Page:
Sunday, February 12, 2006
The Isle of Orleans
Of course the legislation for all of this reform predictably failed. Things change slowly in the islands of the south, and who are we to toss anybody with a job out on the street at this time? We have always been the northernmost outpost of the Carribean, the Northward Antilles, a place with more in common with Port-au-Prince than with Princeton, NJ, and predictably conducted ourselves accordingly.
The Isle of Orleans. The name smacks of some developer's fantasy of grand brick homes along canals in the mosquito-infested marshes of New Orleans East. Still, it's the best of all the lot I've heard. The Island simply lacks romance, while the Sliver by the River rings of a headline writer suffering from too little time and too much coffee.
I was looking at this map, squinting to see the bit of dry land that holds Toulouse Street near City Park Avenue where we have found a home. I have been trying to think of a proper new name for my own sliver, a tiny bit of land jutting out into the flood from off the City Park Ridge.
Because of its narrow peninsular shapre, I thought of calling it The Point. I am inspired by my own memories of times past when young lovers would park in the industrial belt that runs along the Bud's Broiler railroad tracks just behind the house, their cars rocking gently in the moonlight like the boats at the Southern Yacht Club.
It's not the Point, however. That was a unique geographical designation, a place that stood out from the rest of the city. My own place is one of scores of points scattered on the map. Looking at the scattering of blues on the page, you see the future layout of New Orleans. The historic city along the river may like to think of itself as the island, but it looms like a continent compared to the rest of the dry spots in the city.
We will be the islanders. I have to think that no matter what, land behind the Gentilly/Metairie ridge and so close to the Canal/Carollton Street Car line is going to fill in, even the worst flooded areas. The land is too convenient to the historic crescent and to Metarie Road and the dry lands to the west. I think this particular outpost seems a good gamble, that the city will fill in around us.
The rest of the dry city is divided into strings of greater and lesser antilles, some bits of land linked by the few high ridges running through the town the way the trade winds link the islands of the Carribean, some as isolated as the Galapagos or Easter Island.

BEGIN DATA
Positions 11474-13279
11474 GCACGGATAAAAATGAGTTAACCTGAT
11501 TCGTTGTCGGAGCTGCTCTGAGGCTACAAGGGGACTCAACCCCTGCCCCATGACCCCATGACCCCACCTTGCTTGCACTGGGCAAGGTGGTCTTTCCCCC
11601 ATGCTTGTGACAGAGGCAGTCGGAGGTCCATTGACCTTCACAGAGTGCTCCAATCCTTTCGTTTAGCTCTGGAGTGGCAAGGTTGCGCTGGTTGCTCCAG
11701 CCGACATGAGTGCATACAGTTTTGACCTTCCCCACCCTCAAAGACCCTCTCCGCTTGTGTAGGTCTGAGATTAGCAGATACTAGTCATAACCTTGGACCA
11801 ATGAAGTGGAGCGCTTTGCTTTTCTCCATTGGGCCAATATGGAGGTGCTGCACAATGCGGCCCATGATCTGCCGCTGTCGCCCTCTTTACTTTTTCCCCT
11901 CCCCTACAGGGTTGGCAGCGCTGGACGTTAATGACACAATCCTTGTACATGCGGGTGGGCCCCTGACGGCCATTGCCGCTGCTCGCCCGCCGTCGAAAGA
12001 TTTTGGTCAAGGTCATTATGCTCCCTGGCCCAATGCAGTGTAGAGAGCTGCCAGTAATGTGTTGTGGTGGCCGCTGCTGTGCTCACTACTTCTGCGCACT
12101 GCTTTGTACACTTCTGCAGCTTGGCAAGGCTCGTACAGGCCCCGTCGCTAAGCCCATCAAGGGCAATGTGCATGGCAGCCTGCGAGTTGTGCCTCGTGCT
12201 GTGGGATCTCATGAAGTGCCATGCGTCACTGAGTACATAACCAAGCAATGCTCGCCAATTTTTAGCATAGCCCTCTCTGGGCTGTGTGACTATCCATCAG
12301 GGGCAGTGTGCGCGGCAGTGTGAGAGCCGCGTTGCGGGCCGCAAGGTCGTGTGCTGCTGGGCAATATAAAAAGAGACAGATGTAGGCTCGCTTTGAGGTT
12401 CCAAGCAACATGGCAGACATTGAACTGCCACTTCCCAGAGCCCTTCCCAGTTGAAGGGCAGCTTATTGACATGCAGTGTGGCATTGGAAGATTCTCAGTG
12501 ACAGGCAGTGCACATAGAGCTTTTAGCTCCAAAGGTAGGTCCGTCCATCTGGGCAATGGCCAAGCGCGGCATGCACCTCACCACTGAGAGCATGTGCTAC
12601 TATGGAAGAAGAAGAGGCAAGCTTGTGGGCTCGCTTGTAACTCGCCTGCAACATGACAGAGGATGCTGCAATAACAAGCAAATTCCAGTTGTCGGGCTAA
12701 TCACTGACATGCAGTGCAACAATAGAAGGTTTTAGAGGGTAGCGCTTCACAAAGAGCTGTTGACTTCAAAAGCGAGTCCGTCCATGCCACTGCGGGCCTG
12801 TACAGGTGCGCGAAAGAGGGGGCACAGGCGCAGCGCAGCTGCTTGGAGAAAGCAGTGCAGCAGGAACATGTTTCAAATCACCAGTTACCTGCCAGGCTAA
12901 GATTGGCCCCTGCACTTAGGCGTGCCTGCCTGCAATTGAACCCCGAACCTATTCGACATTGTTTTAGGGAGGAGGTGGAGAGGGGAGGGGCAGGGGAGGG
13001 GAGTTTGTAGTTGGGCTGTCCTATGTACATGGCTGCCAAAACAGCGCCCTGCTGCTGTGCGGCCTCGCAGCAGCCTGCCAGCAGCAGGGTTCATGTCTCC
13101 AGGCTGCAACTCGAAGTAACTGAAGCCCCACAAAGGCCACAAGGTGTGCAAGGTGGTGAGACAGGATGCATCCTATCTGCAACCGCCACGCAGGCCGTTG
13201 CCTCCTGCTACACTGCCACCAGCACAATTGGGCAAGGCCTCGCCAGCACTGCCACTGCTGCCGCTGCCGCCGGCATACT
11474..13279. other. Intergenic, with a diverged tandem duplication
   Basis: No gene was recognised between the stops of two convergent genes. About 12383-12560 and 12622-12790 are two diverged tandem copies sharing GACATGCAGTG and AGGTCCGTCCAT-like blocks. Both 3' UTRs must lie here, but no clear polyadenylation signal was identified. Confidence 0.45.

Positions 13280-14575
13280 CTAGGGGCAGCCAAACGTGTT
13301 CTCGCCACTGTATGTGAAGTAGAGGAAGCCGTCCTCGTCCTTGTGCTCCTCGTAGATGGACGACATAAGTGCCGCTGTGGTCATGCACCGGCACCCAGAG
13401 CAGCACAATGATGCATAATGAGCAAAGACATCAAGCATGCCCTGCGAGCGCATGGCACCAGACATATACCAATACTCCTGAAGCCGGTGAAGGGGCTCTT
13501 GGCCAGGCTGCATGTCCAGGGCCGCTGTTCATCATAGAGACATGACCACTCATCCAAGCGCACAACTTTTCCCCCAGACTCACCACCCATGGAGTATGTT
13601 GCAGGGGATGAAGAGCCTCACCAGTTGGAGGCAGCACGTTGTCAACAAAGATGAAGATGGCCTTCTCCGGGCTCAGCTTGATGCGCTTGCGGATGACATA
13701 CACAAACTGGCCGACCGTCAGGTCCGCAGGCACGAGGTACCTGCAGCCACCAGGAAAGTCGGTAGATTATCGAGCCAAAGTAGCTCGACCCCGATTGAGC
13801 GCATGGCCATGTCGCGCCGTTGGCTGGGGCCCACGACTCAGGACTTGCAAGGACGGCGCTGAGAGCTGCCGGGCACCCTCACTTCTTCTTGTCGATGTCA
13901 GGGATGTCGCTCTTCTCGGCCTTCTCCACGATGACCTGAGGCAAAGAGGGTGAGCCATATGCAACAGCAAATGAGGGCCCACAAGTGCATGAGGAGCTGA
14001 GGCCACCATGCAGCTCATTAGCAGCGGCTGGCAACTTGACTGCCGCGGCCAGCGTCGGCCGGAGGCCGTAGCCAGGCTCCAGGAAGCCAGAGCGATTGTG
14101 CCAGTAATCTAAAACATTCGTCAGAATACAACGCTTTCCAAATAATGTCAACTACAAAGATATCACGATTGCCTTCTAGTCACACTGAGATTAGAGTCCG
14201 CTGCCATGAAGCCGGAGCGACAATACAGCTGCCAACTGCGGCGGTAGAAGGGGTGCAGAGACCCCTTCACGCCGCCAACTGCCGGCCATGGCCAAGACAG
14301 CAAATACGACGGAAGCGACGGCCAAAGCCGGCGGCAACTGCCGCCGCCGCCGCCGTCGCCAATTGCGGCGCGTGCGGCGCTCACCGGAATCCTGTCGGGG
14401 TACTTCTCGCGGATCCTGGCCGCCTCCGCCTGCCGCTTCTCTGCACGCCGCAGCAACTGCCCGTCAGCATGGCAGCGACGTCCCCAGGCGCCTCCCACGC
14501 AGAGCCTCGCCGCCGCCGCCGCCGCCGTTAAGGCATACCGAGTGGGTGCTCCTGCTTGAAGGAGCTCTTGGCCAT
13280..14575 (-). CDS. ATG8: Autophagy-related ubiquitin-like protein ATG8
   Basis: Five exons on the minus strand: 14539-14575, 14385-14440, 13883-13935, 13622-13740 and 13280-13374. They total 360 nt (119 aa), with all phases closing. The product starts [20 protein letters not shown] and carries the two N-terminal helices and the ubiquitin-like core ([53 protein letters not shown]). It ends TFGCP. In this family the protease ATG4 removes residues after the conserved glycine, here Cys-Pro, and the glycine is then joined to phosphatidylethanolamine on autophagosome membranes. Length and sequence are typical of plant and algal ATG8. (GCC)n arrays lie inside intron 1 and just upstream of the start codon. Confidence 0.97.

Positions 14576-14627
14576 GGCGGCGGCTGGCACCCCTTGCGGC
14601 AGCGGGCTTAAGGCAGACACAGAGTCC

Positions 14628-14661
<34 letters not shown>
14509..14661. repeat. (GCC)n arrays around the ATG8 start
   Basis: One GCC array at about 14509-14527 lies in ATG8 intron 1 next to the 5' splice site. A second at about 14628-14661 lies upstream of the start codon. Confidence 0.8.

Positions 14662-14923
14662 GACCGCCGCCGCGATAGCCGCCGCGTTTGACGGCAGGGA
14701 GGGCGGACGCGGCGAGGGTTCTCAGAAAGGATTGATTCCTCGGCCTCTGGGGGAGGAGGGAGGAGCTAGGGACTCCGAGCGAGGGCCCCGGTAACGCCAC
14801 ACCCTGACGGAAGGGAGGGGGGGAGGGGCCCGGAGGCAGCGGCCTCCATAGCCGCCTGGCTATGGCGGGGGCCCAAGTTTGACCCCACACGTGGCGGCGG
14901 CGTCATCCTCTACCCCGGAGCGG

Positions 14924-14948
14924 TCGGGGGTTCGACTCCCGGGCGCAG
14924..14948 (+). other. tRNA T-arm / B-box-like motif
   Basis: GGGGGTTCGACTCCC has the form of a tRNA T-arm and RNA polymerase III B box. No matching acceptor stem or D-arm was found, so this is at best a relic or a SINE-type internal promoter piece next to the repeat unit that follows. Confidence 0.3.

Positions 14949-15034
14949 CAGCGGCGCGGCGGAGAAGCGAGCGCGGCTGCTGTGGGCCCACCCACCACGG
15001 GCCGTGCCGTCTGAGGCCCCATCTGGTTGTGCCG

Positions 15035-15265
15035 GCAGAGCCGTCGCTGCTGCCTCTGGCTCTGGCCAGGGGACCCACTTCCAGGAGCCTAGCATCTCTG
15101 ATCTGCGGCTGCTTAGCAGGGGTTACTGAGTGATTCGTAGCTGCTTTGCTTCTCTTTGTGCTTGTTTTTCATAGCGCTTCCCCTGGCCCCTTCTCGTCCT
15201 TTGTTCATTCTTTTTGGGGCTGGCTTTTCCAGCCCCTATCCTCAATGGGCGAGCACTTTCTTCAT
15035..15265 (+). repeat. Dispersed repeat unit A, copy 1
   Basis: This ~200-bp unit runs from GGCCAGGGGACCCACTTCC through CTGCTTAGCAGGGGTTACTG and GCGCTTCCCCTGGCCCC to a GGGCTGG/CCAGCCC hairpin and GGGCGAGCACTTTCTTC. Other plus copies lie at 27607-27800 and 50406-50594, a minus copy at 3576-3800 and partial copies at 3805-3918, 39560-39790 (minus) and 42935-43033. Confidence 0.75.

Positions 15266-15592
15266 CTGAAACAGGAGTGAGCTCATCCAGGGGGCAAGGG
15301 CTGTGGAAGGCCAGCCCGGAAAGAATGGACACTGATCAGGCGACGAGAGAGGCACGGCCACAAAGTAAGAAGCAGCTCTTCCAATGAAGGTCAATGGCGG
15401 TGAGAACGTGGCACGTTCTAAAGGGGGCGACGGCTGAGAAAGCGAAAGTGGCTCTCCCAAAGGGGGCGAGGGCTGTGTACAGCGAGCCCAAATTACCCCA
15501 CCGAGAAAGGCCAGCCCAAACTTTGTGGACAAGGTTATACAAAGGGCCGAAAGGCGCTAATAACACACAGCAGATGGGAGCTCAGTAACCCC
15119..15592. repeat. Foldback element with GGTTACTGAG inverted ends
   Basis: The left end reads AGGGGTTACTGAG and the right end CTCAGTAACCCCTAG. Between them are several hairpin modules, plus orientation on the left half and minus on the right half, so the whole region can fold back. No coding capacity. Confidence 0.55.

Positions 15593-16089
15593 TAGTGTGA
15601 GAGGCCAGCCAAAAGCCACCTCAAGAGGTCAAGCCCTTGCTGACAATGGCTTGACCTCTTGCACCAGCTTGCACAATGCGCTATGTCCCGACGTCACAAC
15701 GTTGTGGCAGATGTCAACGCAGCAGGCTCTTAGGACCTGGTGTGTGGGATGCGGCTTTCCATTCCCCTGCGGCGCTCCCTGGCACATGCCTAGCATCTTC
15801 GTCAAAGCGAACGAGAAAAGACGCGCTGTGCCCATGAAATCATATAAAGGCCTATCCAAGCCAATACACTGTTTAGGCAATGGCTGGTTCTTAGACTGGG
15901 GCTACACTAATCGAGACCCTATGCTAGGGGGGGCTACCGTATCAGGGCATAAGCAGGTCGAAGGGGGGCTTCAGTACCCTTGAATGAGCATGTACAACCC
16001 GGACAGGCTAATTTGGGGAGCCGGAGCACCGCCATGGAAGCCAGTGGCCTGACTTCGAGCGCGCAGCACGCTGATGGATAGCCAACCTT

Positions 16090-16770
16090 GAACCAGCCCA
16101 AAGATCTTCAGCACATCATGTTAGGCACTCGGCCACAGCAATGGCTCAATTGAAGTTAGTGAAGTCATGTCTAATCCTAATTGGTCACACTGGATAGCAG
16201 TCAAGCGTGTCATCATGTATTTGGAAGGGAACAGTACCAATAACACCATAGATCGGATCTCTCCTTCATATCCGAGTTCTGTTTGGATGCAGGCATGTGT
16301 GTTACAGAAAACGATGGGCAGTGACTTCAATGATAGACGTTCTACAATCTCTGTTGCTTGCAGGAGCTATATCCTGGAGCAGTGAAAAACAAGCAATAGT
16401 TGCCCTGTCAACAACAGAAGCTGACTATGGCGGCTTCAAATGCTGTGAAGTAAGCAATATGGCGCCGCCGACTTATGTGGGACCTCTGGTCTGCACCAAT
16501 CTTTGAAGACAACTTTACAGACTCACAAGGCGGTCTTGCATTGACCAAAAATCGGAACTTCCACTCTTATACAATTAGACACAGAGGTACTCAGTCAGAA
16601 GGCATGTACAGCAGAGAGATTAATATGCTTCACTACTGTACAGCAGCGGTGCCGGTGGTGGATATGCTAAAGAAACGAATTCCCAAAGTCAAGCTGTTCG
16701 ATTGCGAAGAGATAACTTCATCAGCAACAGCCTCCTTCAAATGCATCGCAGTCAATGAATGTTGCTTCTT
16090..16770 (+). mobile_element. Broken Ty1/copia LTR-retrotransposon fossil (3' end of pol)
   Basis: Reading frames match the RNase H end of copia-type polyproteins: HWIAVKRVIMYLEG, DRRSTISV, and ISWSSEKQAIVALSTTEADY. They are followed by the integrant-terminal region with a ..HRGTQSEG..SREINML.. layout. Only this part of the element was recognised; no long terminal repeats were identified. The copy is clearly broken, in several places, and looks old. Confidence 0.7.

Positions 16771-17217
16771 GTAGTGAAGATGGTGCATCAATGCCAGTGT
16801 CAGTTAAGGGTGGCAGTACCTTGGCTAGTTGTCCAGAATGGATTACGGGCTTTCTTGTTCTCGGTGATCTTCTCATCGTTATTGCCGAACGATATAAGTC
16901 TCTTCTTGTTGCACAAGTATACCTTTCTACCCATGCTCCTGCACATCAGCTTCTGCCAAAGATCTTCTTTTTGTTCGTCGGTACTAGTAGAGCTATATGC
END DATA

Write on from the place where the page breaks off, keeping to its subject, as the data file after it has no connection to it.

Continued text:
So many people want to come home. If their houses are on these islands and they have work or the resources, I believe they will come. That is the problem wrestled with (unsuccessfully) by the Bring New Orleans Back Commission, and the same politicians who failed to grapple with that plan: what will happen to the people of the islands, a small grouping of homes surrounded by so many empty and ruined ones? Will people insist on resettling in the scattered dry spots of Navarre and Filmore and Lakewood?
Should people settle in the most remote islands, surrounded by too many abandoned and undemolished homes that might fill with the sharks and barracudas which once hunted the housing projects of New Orleans? The simplest things may prove a challenge. Will the city be able to provide water service? How far away will the nearest police cruiser be? The nearest fire station?
I know people can adjust to this, but those who chose the islands will need to be ready. When my son was born in a small town in northern Minnesota (Detroit Lakes, the Waveland of the North), we went and took the birthing class at the local hospital as a refresher. One night was spent on training the husbands on how to deliver a baby, on the assumption that on a blizzarding night outside of town, we would be on our own.
People up here in the Dakotas know how to live when the nearest fire engine is a volunteer company a dozen miles away, where a sheriff's deputy could take 20 or 30 minutes to reach your house, where ambulance service is available only if there are enough volunteers to man the truck, and it's still a good 20 minutes away. Long enough to die.
It's a life they are adapted to, a life that after generations on the prairie comes naturally to them. But they are a tough people. If you haven't spent a winter up here, you have no idea just how tough they are. Today we all have central heat and electricity. I still have a hard time imagining the life my in-laws lived in the Dirty Thirties, hauling in a heavy lumps of soft lignite coal to warm the house, toting these through thigh deep snow in sub-zero tempratures.
I wonder if we are tough enough.
I am gambling that my own little bit of high ground will be part of the future footprint of the reconstructing city, continguous to all the rest. For those landing on the rest of those outer islands, those that as likely as not will be just that--islands--the future will be a challenge, one they perhaps have not fully imagined.
Before you move back to some of those areas, without some plan in place for the resettlement, I suggest your read Paul Theroux's Mosquito Coast, or at least rent the movie. Dreams can die hard in a harsh land, if all you bring with you are dreams. I am bringing mine, just as every returning person will. But it will take more than that.
Ask yourself this as you contemplate returing to your own bit of high ground among the lesser Antilles: are you ready to deliver that baby?
Katrina NOLA New Orleans Hurricane Katrina Think New Orleans Louisiana FEMA levee flooding Corps of Engineers
The T-P, however, recently seemed to quote him in the context of consolidating assessors, but I think this was a technical mistake, and very misleading on their part. I've been trying to follow this issue closely, but I could be mistaken. If Peppi unambiguously and specifically supported consolidating the assessors, I missed it.
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